Inside the Collection

Pearls: Streetwear to Stilettos

Dress by Karen Walker, 2000 'Etiquette' collection
2001/66/1 Karen Walker, 2000 ‘Etiquette’ collection Collection, Powerhouse Museum

I’ve been doing a bit of research lately on this fabulous dress by Karen Walker and it’s got me thinking about pearls. From this printed graphic to the decorative they are continually referenced in fashion. The Museum’s collection holds a great many objects containing pearls, from buttons and brooches to even fans, and the further I look, the more I see them! In this post I’d love to take you through some of the fabulous and interesting examples of pearls in the collection.

This first outfit was designed by New Zealand designer Karen Walker and shown at Australian Fashion Week in 2000. The collection titled ‘Etiquette’ is Karen Walker’s take on society dressing. She has taken key elements of the socialite’s wardrobe, the little black cocktail dress and string of pearls and turned them casual with a street edge. It’s quite quirky with the broken strand of pearls, which is considered a sign of bad luck and breaks down conventional dressing.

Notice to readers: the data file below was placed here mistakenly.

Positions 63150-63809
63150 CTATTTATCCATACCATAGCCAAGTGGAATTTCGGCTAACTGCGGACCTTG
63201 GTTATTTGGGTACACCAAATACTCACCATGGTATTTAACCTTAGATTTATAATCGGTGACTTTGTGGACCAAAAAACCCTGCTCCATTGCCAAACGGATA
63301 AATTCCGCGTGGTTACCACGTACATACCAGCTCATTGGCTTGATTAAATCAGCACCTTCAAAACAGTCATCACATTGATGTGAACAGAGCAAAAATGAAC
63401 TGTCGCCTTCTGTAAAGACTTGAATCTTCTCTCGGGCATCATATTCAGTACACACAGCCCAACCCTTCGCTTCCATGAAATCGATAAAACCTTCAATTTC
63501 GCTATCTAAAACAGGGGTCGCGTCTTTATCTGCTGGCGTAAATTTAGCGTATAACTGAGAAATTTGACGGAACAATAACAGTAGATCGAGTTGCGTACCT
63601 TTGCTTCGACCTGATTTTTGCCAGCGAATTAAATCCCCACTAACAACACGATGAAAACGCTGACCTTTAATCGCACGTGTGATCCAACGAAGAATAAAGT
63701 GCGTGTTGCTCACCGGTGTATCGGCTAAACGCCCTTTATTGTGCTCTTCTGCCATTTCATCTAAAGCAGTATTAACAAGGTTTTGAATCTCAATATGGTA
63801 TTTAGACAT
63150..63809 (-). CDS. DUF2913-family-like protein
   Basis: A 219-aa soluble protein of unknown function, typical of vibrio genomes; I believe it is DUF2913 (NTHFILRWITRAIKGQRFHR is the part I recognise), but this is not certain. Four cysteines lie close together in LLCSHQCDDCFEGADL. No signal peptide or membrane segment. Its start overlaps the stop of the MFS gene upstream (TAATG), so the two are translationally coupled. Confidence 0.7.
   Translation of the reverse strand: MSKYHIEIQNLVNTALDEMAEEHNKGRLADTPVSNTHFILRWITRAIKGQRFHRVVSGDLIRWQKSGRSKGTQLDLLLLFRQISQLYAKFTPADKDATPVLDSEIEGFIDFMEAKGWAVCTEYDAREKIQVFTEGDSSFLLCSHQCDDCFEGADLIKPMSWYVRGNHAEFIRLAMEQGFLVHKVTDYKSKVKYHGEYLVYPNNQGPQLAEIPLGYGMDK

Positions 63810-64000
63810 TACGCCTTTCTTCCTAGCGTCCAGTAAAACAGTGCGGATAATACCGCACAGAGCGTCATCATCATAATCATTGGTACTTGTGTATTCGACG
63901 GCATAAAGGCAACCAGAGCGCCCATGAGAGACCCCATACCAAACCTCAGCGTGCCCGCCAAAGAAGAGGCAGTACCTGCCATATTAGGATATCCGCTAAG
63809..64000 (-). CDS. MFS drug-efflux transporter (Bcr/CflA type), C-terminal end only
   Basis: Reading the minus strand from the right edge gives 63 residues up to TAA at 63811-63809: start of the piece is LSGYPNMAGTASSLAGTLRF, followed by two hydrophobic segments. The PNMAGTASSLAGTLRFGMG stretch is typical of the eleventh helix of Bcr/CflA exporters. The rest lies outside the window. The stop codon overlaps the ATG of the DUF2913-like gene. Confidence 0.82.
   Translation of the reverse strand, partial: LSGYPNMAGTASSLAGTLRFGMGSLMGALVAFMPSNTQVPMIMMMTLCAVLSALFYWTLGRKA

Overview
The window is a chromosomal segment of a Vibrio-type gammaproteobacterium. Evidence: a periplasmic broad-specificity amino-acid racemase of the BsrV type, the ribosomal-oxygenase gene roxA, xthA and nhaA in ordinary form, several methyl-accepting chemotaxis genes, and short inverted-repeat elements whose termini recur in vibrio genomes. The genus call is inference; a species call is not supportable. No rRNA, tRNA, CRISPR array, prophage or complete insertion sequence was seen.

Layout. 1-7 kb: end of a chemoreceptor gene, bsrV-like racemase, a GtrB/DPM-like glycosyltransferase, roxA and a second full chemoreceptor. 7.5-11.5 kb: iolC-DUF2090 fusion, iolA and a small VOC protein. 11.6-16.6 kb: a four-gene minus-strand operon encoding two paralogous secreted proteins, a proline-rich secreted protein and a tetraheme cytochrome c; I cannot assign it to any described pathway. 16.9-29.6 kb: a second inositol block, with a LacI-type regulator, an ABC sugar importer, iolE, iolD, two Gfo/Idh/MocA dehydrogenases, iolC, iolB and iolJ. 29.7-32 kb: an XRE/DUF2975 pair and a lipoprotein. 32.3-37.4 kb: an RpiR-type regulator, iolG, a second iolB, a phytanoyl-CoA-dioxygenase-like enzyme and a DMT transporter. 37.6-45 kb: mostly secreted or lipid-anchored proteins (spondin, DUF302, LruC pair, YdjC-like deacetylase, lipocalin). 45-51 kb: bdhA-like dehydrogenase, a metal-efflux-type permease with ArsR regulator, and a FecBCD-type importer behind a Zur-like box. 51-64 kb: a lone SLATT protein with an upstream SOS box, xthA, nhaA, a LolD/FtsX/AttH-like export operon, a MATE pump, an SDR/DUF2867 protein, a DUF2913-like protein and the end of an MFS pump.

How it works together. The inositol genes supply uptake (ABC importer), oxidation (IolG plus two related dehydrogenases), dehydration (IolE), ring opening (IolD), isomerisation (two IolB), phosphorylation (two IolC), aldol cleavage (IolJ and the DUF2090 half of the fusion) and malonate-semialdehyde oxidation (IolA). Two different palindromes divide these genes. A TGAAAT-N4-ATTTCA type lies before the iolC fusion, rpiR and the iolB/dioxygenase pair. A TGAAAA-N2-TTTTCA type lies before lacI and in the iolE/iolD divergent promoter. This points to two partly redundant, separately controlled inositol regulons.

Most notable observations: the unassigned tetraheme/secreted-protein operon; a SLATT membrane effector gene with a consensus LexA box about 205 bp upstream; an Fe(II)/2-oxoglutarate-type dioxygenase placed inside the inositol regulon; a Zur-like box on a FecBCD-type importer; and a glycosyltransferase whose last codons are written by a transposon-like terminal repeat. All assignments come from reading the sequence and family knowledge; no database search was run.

Salvatore Ferragamo stilettos, 1959
88/840 Salvatore Ferragamo stilettos, 1959 Collection, Powerhouse Museum

Looking at footwear now, and not just your average sneaker, but this gorgeous pair of Ferragamo stilettos from 1959. Salvatore Ferragamo was a Florentine shoemaker most famous for his scientific and creative approach to his handmade footwear and the patronage of Hollywood celebrities. These stilettos are just stunning with swirls of beading and five imitation pearl droplets at the toe on red satin. As the saying goes, ‘pearls are like tears’ – gentle and feminine, and I love idea of the pearl droplets on these shoes breaking old traditions; dancing, jumping and bouncing on these stilettos to the quickstep in the 1950s.

Women's cap, late Nineteenth Century
A6362, Women’s cap, late Nineteenth Century Collection, Powerhouse Museum

Tears and pearls have long been associated and often with 19th century notions of the delicate fragile women. This late Victorian cap made of lace and ribbon is intriguing in this respect with the decoration of imitation pearls attached to the cap using tiny metal springs. When the wearer moved her head the pearls would shiver and bounce simulating notions of fragility and delicacy associated with women at that time.

Reflecting on the way pearls have been used in the Museum’s collection, it’s fascinating to see how contemporary designers, like Karen Walker, have used old traditions in new updated ways.
The Museum will be featuring this outfit in the upcoming exhibition, Frock Stars: inside Australian Fashion Week.

Rebecca Evans, Assistant Curator (Frock Stars exhibition)

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